Media rallies to defend vote fraud

The War on Legitimate Voters has entered a new phase, as state ID laws are gathering steam, and the entire edifice of voter fraud stands threatened.  Democrats and their media allies are trying to push a new counter-narrative, claiming that common-sense voter ID procedures will actually block more legitimate voters than illegitimate ones.

This boils down to the argument that limitless voter fraud must be tolerated throughout Information Age America, because we have to shape our electoral system to accommodate the careless.

When the Associated Press rolled out a new study of voter ID laws, whose “numbers suggest the legitimate votes rejected by the laws are far more numerous than are the cases of fraud that advocates of the rules say they are trying to prevent,” they began with an anecdote about an elderly Indiana couple that had to use temporary ballots because they forgot to bring their photo IDs.  (The story doesn’t say how they got to the polling place – presumably they didn’t drive without their drivers’ licenses!)  Then the couple failed to follow up with the county election board, to validate their temporary ballots, so their votes didn’t count.

Using this sort of anecdote to criticize voter-ID laws represents the logical nullification of all laws.  What if people decide to drive without their photo IDs?  It’s just not fair that those poor, innocent souls might get into trouble with the police.  Most laws require some degree of effort to comply with, but only in the case of voter registration is all effort portrayed as morally illegitimate.  The people criticizing voter ID seem very comfortable with far more intrusive laws, which impose much more confusing burdens upon vastly greater numbers of innocent people.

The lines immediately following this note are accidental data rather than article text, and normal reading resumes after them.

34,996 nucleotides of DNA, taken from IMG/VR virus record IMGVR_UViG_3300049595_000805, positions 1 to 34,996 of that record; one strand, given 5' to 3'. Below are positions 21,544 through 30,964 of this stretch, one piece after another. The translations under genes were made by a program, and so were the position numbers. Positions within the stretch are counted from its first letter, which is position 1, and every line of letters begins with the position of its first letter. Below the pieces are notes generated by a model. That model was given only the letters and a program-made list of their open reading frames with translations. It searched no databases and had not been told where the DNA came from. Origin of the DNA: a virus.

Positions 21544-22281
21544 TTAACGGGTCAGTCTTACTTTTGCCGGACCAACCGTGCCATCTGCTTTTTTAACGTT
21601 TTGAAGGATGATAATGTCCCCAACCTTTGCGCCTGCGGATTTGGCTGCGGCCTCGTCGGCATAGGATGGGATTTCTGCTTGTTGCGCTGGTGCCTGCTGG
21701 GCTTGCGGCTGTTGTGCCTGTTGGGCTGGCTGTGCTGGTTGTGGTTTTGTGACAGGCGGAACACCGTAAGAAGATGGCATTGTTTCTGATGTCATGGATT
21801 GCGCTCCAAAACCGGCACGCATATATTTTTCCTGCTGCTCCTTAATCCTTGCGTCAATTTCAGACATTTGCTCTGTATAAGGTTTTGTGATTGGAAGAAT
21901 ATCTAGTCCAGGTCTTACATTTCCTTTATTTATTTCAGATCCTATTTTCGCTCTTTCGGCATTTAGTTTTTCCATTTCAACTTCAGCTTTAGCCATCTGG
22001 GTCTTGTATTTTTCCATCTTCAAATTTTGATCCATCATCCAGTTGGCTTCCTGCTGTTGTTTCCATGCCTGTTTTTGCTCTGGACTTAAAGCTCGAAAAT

Will any of those voter ID laws require a billion dollars per year and 16,000 IRS agents to enforce, like ObamaCare?  No one who supports ObamaCare can possibly be taken seriously when they object to voter ID laws.  For that matter, anyone who supports our byzantine tax code – which routinely ambushes well-meaning people for innocent failure to comply with regulations even the IRS doesn’t fully understand – has very little ground to stand on.

The elderly man “victimized” by Indiana’s voter-ID law complained to the Associated Press that “a lot of people don’t have a photo ID.  They’ll be automatically disenfranchised.”  This is pure, dangerous ignorance.  The AP should be embarrassed to relay it without pointing out that, in fact, every state with voter ID laws includes very generous provisions for easily obtaining an ID card, at zero or minimal cost.

In the state of Indiana, the Bureau of Motor Vehicles is required by law to provide a free voter ID card to anyone who presents the most basic documentation to establish their identity and state residence.  “Also,” as the website of the Indiana Secretary of State explains, “if you qualify to vote absentee-by-mail or absentee-by-traveling board, and you chose to vote as such, you are not required to present photo ID.”

No one is being “automatically disenfranchised” by these policies.  Attacks upon them are a demand to allow fraudulent votes, because even the most elementary attempts to validate ballots are an unbearable burden upon people who don’t place any real value upon their franchise.  We must corrupt our political system to indulge people who don’t give a crap about it.